By Janhavi Lokegaonkar, Senior Research Associate, Maritime History Society
The ‘Killer’ Squadron of the Indian Navy is a proud inheritor of a rich legacy, laced with exploits of valour, grit and ingenuity of the highest order. The exploits of the squadron on the fateful nights of 04 and 08 December 1971, not only created the legend of the Killers but also a distinct Killer ethos and identity, which survives to this date.
One such account of the exemplary role of Indian Navy in 1971 War operations is the saga of INS Vidyut (K83). She was a part of the 25th Missile Boat ‘Killer’ Squadron that played a pivotal role during the war. Lest we forget the contribution and significance of the ‘silent sentinels’ that took active part in the Western theatre of war, this article commemorates the service rendered by K83 as a homage to its odyssey and the continuing legacy of the Squadron.
Commissioned on 19 Feb 1971, INS Vidyut (K83) served the nation for 20 years before being decommissioned on 31 Mar 1991. Its legacy now lives on in the form of its second avatar i.e., INS Vidyut (K48) which still is in active service with the Indian Navy. We at MHS took this opportunity to reminisce with Commander Bhupendra Bikram Singh (Retd), the Commanding Officer of INS Vidyut (K83) during the 1971 Operations.
The interview was conducted over telephone, respecting the existing COVID protocols. Cdr BB Singh (Retd) now all of 83 years of age could still clearly recall the biting cold of Vladivostok, in the erstwhile Soviet Union, where he had gone for his initial training. They had to “undergo tough and rigorous training” in the unforgiving climatic conditions. “The word Vladivostok means in Russian ‘Far East’. So, it was in the absolute extreme corner of the then Soviet Union and very close to the Polar Circle. So, one can imagine the weather conditions in that area where the temperature dipped to about -18 to -25 degrees Celsius in winter”, he explained.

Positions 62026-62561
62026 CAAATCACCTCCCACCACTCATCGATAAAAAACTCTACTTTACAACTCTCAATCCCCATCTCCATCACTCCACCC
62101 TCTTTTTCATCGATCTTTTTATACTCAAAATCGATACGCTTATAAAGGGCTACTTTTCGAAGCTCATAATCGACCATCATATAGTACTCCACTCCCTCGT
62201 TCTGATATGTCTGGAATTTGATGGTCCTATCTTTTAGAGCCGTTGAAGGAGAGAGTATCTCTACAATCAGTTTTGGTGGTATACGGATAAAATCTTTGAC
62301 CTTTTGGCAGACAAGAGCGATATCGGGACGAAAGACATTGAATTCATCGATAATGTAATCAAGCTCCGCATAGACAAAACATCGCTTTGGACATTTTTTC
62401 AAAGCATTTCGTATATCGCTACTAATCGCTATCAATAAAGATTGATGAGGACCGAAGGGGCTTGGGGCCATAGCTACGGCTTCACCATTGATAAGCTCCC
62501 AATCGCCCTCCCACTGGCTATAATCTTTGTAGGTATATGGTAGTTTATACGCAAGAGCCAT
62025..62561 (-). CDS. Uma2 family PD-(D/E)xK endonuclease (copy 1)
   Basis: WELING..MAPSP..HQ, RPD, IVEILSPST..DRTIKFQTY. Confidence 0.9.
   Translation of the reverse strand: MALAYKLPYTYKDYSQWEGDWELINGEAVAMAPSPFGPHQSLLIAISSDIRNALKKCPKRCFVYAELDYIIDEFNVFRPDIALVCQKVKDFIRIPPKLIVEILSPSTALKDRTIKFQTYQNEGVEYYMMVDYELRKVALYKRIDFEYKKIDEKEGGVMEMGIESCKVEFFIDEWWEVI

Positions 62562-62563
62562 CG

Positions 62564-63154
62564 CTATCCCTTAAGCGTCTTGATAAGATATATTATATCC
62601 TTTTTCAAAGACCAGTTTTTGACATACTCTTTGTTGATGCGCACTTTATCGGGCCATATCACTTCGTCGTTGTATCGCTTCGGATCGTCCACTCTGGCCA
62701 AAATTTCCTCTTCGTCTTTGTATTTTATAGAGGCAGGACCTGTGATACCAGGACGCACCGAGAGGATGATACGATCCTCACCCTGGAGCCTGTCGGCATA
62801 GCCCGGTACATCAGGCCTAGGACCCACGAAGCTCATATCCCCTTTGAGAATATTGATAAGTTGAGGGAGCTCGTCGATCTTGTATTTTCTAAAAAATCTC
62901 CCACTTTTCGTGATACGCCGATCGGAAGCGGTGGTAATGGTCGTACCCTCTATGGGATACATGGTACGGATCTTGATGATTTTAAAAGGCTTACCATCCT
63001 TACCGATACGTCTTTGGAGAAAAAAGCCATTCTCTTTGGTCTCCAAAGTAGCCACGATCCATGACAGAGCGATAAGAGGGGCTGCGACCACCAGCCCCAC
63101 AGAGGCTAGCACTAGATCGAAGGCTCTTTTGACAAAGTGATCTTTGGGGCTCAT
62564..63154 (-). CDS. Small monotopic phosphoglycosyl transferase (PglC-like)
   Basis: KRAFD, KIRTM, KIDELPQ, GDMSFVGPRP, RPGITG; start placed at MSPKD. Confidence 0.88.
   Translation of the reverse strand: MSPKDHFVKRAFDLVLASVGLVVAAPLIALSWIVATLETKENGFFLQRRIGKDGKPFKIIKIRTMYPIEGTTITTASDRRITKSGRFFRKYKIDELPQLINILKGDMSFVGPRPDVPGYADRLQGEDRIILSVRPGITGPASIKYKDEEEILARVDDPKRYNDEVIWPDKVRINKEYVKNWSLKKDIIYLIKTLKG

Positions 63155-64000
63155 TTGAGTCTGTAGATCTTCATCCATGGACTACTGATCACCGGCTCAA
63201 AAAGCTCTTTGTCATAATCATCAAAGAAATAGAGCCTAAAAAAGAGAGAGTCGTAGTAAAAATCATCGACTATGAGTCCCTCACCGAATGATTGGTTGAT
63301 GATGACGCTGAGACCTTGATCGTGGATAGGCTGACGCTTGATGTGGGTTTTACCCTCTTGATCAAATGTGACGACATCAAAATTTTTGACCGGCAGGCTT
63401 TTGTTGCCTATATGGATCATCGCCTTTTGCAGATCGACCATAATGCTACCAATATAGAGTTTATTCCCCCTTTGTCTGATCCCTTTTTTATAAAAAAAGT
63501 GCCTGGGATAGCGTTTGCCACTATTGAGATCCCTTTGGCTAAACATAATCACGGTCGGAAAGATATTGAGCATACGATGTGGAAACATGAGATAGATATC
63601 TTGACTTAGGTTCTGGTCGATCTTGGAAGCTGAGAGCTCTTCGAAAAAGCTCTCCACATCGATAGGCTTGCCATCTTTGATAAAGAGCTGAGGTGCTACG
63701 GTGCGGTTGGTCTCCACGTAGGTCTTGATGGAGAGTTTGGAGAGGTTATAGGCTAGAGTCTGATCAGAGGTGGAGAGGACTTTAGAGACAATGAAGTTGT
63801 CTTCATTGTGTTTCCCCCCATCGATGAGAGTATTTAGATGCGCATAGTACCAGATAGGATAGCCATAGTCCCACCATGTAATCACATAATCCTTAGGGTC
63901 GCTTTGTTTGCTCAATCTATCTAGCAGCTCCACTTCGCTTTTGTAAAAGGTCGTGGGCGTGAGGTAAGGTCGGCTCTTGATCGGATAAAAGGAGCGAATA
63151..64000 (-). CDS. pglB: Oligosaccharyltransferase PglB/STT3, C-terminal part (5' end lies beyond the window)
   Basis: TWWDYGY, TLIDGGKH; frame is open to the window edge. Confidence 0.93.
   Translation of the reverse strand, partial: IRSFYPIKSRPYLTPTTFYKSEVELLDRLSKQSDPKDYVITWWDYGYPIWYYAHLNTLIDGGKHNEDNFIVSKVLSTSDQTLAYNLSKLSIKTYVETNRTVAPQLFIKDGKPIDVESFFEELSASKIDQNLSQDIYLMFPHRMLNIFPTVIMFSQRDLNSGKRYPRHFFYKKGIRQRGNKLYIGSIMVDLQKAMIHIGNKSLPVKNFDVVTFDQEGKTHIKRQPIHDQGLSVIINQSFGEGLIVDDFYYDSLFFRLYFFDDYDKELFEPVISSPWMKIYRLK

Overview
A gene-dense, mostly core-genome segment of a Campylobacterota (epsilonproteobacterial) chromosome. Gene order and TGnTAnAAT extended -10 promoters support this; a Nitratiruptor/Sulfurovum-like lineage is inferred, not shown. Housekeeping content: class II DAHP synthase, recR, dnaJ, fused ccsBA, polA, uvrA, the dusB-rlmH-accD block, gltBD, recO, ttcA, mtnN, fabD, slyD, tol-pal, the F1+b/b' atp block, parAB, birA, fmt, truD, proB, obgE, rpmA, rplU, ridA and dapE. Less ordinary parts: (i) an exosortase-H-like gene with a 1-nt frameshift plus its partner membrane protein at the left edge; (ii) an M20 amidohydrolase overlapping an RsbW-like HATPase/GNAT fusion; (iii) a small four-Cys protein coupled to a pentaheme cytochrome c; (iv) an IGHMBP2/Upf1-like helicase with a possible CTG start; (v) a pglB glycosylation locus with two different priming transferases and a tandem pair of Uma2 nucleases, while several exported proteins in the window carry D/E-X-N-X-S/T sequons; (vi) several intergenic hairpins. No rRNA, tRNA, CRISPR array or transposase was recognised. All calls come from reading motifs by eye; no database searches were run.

When asked about his rank when he assumed the duty of Commanding Officer of K83 he said, “When I was selected, I was a Lieutenant (a very young officer, he smirked). But it was in the Soviet Union, where I took charge as I was promoted as the Acting Lieutenant Commander.”
Stealth and surprise are some of the important elements when you fight wars. And this was also true during the 1971 Operations since the 25th Missile Boat Squadron and the Indian Navy was battle ready at the start of the war. When enquired about the mode of signal and communication and the lack of modern-day technology back then, he said, “there was no communication between us- ship to ship or ship to shore establishments. And one will be surprised to know that when we were going for the attack, the RADARs were off, signals were off and even the navigational lights were off so that nobody could detect us.” “And so, to keep something secret you don’t open your mouth!”, he quipped.
“The main role of the missile boat was self-defence of the harbour. But, our officers with their knowledge and courage made it possible for these boats to go to a far-off enemy port and carry out attacks on their harbour. That indeed was a very great achievement.”
Speaking to him about the psyche of the officers and crew on board his ship during the War, he stated, “The morale (of the crew) was very high. Everybody was full of josh and wanted to achieve the target and teach our enemy a certain lesson so that they wouldn’t look towards us again.” He further explained that once they were in the war zone, nobody was thinking about anything else other than accomplishing the set target, hence there was no coping mechanism as such.
When asked about how has the Indian Navy changed since the 1971 War, pat came the reply, “I think the Indian Navy has transformed very well. I was recently in Mumbai for two days when the Missile Boat Squadron were honoured by the President of India.” (Here he refers that the 22nd Missile Vessel Squadron were bestowed with the President’s Standard on 08 Dec 2021 in Mumbai for the outstanding service it has rendered for the past fifty years). He was content to see the progress made by the Indian Navy thus far as it has metamorphosed into a formidable force.
He parted with a short message for the next generation of officers and aspirants- “The Navy is a wonderful service and a way of life. You get to see the world, meet different people from different nationalities. Any young person who is fond of adventure should join the Indian Navy.”
They say, “Ships never die…their legacy remains!” As per naval traditions, the new ships that are commissioned are christened with the names of old ships that have accomplished exemplary achievements. Keeping up with this tradition, a missile vessel of the same name INS Vidyut (K48), a Veer class corvette was commissioned on 16 Jan 1995 and is in active service of the Indian Navy.